In most organizations true waterfall with the Big Up-Front Design™ is not feasible because:
  • organizations are not prepared to allow a large but unspecified period of time in order to get to a stage where you can predict the remaining 2/3 of the project time
  • requirements cannot be frozen for such long periods of time
  • the skills are not there to do requirements and design that are rigorous enough to allow a trouble-free implementation and testing phase

Therefore, if most organizations cannot successfully develop software in this way one should consider other approaches. The broad umbrella term “Agile” arose to cover a general approach with a number of specific “brands” of methodology recognized as adhering to Agile principles.

The well known ones are RUP, DSDM, XP, Scrum and Kanban. Many of the differences surround the extent to which a particular methodology is prescriptive. For example, XP specifies things you must have/do/generate that Scrum does not. Scrum specifies that you should have certain things, but fewer than XP. Kanban specifies very little. It is not uncommon to take what you decide are good practices from one methodology and incorporate them in another. For example paired-programming is a technique that originated in XP, isn’t mandated by Scrum or Kanban, but many people employing either of those techniques would still choose to use it.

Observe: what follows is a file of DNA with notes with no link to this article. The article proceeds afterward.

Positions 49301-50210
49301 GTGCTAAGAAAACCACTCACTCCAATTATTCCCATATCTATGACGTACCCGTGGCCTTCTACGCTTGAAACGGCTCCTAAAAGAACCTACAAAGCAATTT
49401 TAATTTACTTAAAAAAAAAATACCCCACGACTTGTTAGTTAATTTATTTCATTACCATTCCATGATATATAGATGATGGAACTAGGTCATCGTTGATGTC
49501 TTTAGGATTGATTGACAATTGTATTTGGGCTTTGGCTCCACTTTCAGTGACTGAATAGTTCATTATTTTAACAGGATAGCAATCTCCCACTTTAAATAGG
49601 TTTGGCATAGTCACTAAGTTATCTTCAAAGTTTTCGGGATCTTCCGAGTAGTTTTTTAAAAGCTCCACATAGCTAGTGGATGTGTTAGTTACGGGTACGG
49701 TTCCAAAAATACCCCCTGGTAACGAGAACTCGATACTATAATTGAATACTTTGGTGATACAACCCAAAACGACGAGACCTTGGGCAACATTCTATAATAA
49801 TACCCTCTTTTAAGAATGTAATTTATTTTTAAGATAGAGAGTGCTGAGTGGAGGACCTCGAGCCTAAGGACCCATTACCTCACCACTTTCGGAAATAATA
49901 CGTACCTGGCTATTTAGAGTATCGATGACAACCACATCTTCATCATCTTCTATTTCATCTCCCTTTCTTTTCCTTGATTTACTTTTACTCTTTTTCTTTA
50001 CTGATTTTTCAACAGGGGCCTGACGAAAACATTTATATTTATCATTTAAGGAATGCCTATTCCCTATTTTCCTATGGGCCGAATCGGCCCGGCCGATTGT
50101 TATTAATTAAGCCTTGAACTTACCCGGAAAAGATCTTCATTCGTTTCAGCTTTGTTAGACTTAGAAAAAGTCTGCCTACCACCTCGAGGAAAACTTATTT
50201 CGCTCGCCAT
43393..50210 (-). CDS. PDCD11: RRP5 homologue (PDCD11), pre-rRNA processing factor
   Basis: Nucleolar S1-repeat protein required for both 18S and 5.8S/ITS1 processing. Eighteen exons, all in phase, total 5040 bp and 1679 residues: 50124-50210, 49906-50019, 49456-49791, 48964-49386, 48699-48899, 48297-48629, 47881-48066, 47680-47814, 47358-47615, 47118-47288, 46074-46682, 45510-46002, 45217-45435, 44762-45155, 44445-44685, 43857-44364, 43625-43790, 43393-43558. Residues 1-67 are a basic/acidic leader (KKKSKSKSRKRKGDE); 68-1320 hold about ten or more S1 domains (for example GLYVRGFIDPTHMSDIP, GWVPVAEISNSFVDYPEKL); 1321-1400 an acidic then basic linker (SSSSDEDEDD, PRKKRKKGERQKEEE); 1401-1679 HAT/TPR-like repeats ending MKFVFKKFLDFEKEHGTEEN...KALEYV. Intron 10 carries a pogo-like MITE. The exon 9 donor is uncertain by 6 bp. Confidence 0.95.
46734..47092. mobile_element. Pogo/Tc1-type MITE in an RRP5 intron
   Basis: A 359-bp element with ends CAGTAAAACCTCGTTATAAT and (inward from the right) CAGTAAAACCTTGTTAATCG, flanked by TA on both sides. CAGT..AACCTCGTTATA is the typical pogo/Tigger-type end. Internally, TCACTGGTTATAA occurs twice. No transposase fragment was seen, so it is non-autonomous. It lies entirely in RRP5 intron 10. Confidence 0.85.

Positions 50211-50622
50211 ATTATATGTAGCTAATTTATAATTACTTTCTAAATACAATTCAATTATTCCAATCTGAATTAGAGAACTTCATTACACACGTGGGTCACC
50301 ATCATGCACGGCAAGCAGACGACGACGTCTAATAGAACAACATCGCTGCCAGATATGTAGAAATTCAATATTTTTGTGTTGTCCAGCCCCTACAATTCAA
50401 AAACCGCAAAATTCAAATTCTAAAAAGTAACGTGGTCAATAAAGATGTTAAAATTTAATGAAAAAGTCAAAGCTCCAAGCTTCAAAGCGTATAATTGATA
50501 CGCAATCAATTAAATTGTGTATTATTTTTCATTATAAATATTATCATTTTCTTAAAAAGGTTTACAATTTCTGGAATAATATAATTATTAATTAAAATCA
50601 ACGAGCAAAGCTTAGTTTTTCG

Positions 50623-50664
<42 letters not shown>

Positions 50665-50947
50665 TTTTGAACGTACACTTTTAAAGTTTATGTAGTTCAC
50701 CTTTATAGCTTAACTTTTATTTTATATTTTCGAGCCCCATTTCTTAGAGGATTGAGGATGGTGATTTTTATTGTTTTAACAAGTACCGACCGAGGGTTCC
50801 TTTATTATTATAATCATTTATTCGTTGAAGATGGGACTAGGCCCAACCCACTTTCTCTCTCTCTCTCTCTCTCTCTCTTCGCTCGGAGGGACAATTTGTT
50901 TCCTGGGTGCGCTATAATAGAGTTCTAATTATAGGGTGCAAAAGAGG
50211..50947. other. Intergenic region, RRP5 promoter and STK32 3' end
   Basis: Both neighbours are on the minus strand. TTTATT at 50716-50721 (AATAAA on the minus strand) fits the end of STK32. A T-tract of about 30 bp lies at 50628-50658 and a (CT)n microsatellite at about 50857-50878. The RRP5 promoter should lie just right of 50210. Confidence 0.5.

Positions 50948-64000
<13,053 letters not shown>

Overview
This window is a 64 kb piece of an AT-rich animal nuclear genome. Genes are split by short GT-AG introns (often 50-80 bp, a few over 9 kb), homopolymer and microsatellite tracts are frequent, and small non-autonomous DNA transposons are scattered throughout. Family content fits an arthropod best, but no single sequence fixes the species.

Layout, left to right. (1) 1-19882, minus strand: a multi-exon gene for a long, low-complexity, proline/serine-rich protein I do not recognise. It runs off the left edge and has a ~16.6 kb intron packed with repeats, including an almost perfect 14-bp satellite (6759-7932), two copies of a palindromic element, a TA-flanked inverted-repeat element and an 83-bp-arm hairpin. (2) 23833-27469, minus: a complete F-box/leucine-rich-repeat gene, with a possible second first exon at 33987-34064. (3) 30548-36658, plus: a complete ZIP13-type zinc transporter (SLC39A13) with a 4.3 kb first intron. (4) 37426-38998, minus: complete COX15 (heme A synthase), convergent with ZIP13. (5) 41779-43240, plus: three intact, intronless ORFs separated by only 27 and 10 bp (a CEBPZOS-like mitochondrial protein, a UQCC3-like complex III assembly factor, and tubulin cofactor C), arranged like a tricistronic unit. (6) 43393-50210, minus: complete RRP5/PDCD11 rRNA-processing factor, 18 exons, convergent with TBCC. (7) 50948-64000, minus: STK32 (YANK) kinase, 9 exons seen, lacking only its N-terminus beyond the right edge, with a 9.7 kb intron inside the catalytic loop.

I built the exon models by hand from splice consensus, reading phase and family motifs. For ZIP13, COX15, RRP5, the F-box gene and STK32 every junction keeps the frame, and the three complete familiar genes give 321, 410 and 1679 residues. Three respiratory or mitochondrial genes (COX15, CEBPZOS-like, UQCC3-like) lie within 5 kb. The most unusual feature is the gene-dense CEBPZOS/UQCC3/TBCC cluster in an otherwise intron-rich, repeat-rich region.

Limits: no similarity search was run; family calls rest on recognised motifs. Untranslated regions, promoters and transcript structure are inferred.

The general themes that unify Agile thinking can be found expressed in the Agile Manifesto ( although they are pretty high level.

The concrete things that can be commonly identified as Agile practices include breaking work into fixed length iterations, estimating in story points, paired programming, holding retrospective meetings as a vehicle for continuous improvement, measuring team velocity, eroding barriers between different roles in the team, using daily stand ups to monitor progress etc.